Information on expiration of statute of limitations

In Kansas if a bill is over 5 years and you have not made any payments on it then it is no longer any good. Is this true?

I had listen to a section on KWCH which is our main Kansas TV channels and they had said something about in Kansas if a bill is over 5 years (I think) and you have not made any payments or have made any arrangements on it then it is no longer any good. Is this true?

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If you have defaulted on the repayment of a debt, and the creditor wishes to take legal action against your to attempt to collect the debt, the creditor is required to file suit within a certain time period, referred to as the Statute of Limitations. Basically, a statute of limitations (SOL) is the time period during which a creditor can take legal action (i.e., sue you) to enforce a debt. Each state has defined its own statutes of limitations, and they vary significantly from state to state. For example, in California, creditors have four years to sue you to enforce a debt, while in Rhode Island they have 10 years.

To learn more about statutes of limitations for the collection of debts, I encourage you to visit the Bills.com resource Statute of Limitations on Debt. It appears that the SOL in Kansas for the collection of many debts, such as personal loans, is five years, while the SOL for the collection of credit card debts is three years. While it is likely that this information is accurate, I encourage you to consult with an attorney licensed to practice in Kansas to discuss the specifics of your situation to help you determine if the SOL for your creditor to sue you has expired.

If you determine that your state’s SOL for the collection of debts has expired, it is relatively unlikely that the creditor will attempt to sue you to enforce the debt. While the passing of the SOL does not mean that a creditor cannot sue you, if a lawsuit is filed you should have an absolute defense against the lawsuit. If you respond to the suit stating that the SOL has passed, the judge should dismiss the case. In addition, if the court believes that the creditor filed suit despite knowing that the SOL had expired, the court may sanction the creditor for its actions. Keep in mind that in most states, the SOL begins running from the date you last made a payment on the account. This means that if you paid just a few dollars to a collector a couple of years ago, the running SOL for that debt could have been reset. Also, keep in mind that the passage of the SOL does not prevent a creditor from calling you to collect on the debt; it simply provides you an absolute defense in court if the creditor files suit. You can generally stop collection calls by sending a cease and desist letter to the creditor. For more information about sending cease and desist letters, visit the Debt Do It Yourself page.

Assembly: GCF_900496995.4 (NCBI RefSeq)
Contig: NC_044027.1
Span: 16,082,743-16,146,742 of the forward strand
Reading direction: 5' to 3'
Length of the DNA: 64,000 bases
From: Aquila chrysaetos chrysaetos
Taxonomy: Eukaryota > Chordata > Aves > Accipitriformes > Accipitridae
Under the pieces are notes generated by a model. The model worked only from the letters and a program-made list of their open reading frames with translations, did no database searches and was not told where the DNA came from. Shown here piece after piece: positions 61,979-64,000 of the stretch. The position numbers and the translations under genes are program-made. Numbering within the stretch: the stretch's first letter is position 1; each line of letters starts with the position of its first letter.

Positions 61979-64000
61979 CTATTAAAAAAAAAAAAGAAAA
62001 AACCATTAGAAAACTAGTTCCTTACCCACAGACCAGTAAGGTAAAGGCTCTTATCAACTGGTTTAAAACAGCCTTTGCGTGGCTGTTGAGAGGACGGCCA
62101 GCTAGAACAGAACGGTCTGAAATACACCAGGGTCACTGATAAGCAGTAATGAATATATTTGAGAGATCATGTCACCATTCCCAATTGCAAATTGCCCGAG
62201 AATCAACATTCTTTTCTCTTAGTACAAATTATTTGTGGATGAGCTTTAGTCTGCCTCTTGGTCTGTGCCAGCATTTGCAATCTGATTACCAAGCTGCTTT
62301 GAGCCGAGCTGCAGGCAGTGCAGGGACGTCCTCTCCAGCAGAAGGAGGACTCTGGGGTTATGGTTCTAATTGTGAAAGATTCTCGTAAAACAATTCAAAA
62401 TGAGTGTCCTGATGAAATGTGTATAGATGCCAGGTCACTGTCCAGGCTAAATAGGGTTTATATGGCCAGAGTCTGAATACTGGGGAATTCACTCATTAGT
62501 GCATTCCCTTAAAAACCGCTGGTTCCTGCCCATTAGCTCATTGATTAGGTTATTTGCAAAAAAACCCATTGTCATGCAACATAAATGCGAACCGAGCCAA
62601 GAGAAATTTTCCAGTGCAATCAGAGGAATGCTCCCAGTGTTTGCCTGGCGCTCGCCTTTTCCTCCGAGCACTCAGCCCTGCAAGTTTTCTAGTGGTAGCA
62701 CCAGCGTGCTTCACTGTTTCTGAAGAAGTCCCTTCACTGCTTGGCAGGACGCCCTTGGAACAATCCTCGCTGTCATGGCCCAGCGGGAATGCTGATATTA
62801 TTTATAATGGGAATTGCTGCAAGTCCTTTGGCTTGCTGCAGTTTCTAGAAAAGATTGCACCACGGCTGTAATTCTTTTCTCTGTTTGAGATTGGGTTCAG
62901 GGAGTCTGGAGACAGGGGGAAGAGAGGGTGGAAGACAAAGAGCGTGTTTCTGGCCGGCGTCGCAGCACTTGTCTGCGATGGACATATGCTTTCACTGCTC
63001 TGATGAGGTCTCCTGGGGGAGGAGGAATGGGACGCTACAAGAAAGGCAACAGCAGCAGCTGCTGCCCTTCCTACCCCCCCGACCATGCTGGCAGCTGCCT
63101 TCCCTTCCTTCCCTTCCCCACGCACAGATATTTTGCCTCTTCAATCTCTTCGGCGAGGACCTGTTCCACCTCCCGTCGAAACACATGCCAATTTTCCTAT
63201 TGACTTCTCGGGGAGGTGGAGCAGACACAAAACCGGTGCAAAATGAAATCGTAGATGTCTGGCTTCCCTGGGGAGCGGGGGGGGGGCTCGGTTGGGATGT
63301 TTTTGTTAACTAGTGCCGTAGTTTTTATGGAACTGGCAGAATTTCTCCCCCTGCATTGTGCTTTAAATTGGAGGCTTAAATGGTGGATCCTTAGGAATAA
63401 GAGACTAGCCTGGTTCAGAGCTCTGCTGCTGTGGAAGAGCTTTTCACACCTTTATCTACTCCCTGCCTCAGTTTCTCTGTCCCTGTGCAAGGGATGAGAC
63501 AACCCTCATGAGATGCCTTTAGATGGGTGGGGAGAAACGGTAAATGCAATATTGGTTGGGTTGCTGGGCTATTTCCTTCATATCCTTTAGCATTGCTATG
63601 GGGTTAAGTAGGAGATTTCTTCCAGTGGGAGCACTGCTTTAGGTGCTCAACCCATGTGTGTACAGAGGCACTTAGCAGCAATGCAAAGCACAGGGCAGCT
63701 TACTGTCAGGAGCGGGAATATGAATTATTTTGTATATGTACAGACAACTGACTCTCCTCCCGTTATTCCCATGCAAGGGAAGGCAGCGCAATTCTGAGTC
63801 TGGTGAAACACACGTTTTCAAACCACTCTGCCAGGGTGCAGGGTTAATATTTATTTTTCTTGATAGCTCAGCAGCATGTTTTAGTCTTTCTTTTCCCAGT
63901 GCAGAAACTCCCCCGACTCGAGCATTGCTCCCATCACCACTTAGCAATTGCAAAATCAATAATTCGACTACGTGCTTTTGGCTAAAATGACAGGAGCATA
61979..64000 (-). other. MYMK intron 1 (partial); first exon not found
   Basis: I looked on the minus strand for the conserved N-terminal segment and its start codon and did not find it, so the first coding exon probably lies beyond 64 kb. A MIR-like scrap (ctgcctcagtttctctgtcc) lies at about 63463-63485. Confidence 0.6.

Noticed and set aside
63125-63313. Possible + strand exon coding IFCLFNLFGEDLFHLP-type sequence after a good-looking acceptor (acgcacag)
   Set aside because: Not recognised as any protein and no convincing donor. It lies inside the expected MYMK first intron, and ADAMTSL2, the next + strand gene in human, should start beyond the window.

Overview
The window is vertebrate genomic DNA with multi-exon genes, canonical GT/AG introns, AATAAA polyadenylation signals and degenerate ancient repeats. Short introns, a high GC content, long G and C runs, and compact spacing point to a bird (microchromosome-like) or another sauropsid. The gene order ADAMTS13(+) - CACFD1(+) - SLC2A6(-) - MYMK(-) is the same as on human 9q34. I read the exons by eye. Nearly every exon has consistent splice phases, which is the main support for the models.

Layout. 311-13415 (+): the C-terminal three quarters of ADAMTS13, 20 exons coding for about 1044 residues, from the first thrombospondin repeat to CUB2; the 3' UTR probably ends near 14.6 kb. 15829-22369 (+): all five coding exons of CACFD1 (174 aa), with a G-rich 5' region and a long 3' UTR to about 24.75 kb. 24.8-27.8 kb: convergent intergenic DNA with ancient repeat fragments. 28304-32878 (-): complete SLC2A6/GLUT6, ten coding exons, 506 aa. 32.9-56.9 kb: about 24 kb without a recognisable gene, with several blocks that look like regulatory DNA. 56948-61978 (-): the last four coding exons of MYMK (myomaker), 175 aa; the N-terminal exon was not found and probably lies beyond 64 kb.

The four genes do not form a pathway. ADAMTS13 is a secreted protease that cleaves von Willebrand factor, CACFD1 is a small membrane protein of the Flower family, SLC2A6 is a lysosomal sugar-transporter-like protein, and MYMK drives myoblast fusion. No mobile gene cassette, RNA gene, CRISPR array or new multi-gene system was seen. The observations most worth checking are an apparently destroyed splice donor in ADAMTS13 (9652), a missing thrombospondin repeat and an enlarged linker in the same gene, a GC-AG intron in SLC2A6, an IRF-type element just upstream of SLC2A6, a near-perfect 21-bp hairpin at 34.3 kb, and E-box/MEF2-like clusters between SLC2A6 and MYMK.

Your state's SOL has little to do with how long accounts can appear on your credit report. The length of time credit accounts can appear on your credit report is governed by federal law, specifically the Fair Credit Reporting Act. Generally speaking, negative listings will appear your credit report for seven years, while bankruptcies will appear for ten. So if your state's SOL is five years, an account can appear on your credit report for two years after your state's SOL has passed. A new company purchasing your account cannot lengthen the time that the account can appear on your credit report. Be careful, though, because many debt purchasers try to change the date of last activity on old accounts so they appear on your credit report for a longer time. You need to pull your credit report and carefully review the accounts in question to make sure that no unauthorized changes have been made. If you find any suspicious information on your credit report, you should dispute the listings with the credit bureaus. The Federal Trade Commission offers a helpful guide to disputing credit listings, available at ftc.gov. To find out more about credit, credit scoring, and credit reports, I encourage you to visit the Bills.com Credit Resources page. See also How to Tell Which Statute of Limitations Applies to Your Situation.